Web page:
Private Equity vs. Venture Capital: Pros, Cons and Differences

By Indeed Editorial Team

Published 18 June 2022

The Indeed Editorial Team comprises a diverse and talented team of writers, researchers and subject matter experts equipped with Indeed's data and insights to deliver useful tips to help guide your career journey.

When companies want to raise capital, two of the ways they get funding from investors are through private equity and venture capital. Many people use these two types of funding interchangeably, but they have key differences in the type of businesses they support, the scale of investment they provide and the amount of equity they request from companies. If you're looking to work in any of these investment outfits, it's important to know about these financial instruments to determine the one that's most suitable for your career and personal goals.

In this article, we define what private equity and venture capital are, discuss their major differences and highlight the pros and cons of each one of them.

Understanding private equity vs. venture capital

When companies want to raise capital but don't want to go to the public stock market, they can choose between private equity vs. venture capital. These two investment sources are ideal for raising capital when a company is held privately. Before choosing any of these investment firms, it's important to understand how their funds can change the ownership structure of the recipient firm.

What is private equity?

Private equity is ownership in a company that is not listed on the stock market. This type of investment fund is an important way to raise finances for growth and expansion for privately held companies since such entities can't raise money from the public. Private equity funds typically come from high-net-worth individuals and institutional investors, such as hedge funds and other big investment firms. The goal of many private equity investments is to gain a majority stake in a company, improve the firm and then sell it for a profit. This means such investments require a large amount of capital.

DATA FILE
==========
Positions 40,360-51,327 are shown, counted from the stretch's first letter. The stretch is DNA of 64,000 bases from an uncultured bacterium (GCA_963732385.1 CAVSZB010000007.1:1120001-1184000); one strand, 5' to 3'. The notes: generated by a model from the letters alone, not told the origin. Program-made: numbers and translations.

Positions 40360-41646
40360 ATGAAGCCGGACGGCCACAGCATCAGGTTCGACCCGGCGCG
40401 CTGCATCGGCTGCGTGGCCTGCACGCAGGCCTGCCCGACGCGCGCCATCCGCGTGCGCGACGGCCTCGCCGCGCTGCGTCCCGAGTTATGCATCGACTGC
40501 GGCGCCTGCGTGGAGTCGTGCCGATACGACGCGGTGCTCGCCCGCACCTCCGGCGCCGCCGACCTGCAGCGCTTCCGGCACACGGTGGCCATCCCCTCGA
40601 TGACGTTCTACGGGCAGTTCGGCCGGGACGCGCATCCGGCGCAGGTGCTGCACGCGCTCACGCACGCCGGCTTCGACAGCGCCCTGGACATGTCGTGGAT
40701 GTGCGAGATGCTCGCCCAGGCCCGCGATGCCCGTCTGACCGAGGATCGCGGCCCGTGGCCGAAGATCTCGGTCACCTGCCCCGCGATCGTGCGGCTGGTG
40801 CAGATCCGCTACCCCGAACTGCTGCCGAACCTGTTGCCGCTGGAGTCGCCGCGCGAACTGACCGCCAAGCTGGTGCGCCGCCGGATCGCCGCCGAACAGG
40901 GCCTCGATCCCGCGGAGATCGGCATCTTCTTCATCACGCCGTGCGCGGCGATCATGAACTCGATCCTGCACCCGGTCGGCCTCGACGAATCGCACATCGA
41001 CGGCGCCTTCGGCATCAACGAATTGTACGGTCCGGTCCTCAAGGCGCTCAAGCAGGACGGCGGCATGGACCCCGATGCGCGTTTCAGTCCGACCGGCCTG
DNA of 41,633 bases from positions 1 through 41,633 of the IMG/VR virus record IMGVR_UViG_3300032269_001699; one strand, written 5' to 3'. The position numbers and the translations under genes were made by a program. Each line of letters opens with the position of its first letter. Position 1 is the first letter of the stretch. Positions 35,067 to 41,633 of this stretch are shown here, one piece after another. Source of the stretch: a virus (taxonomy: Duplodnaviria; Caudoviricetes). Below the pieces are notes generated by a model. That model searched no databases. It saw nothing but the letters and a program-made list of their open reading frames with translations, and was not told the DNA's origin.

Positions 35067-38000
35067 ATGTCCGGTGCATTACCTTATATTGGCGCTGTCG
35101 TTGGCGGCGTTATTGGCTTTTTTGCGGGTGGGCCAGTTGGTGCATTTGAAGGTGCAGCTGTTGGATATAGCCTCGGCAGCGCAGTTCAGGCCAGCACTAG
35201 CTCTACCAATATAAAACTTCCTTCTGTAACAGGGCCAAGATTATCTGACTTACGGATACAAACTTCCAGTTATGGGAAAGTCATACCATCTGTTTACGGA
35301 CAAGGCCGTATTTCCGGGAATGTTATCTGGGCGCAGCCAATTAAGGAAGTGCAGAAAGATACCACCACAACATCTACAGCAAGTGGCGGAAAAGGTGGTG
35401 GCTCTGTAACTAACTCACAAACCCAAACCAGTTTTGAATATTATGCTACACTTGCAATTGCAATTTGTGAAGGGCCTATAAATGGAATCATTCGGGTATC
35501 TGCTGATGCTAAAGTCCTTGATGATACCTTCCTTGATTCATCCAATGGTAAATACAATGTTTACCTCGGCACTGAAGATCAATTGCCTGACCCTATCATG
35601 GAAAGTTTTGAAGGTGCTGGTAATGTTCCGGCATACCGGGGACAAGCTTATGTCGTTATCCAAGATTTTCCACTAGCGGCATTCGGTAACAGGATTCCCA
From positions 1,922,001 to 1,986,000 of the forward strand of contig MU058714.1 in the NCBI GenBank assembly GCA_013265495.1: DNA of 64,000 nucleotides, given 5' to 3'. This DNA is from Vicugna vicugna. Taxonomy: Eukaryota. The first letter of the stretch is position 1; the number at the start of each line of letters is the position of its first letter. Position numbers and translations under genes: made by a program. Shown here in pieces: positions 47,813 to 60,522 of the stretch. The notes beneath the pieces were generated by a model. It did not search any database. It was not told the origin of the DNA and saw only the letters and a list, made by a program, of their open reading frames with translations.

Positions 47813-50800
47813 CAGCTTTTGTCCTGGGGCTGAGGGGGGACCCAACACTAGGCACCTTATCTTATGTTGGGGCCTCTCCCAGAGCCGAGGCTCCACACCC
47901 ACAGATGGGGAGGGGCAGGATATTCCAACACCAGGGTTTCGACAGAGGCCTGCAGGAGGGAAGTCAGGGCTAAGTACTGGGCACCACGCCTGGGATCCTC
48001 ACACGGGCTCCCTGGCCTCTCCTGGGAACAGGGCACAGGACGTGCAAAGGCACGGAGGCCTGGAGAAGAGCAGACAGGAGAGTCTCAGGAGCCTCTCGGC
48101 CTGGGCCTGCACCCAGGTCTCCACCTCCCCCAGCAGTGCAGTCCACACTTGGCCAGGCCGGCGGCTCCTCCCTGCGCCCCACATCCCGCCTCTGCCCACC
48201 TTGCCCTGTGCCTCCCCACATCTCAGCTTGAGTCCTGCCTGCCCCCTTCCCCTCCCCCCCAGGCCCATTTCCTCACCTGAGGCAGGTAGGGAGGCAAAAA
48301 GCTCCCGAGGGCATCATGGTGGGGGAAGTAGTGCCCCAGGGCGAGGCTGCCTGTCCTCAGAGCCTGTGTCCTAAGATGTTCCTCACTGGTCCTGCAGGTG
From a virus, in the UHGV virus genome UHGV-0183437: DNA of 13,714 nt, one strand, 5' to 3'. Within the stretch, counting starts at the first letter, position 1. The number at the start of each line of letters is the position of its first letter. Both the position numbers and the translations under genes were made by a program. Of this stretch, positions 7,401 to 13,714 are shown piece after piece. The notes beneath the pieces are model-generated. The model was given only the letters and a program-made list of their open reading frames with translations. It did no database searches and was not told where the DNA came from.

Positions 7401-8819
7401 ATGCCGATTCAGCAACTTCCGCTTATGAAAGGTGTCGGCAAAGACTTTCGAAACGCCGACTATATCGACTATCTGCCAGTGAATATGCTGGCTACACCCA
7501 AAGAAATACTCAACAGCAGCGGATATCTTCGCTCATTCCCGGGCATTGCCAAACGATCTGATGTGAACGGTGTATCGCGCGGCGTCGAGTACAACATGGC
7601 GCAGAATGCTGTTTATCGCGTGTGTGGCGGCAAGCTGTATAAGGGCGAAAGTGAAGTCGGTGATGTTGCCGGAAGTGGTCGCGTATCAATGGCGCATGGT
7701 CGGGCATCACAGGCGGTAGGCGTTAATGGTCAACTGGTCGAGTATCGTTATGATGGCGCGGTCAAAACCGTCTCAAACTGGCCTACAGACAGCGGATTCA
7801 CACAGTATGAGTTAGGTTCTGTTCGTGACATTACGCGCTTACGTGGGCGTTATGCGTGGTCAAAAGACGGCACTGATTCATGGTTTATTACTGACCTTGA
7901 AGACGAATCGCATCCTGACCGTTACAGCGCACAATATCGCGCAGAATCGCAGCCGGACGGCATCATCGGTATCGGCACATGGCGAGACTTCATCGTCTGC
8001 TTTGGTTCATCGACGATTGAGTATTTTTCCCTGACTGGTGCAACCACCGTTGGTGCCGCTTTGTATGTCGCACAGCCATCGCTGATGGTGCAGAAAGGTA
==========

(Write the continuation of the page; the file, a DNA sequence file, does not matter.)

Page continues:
Private equity firms pool these funds from wealthy individuals, accredited investors and institutional investors. These firms not only gather funds for investment, but they also help their clients choose companies with the potential for profitability and manage their investments across a wide range of assets.

Related: How to Become a Fund Manager in 7 Steps (Plus Skills)

Advantages of private equity

Private equity can provide several benefits to companies that can't raise capital on the stock market or take loans from traditional financiers. Here are some advantages of this asset class: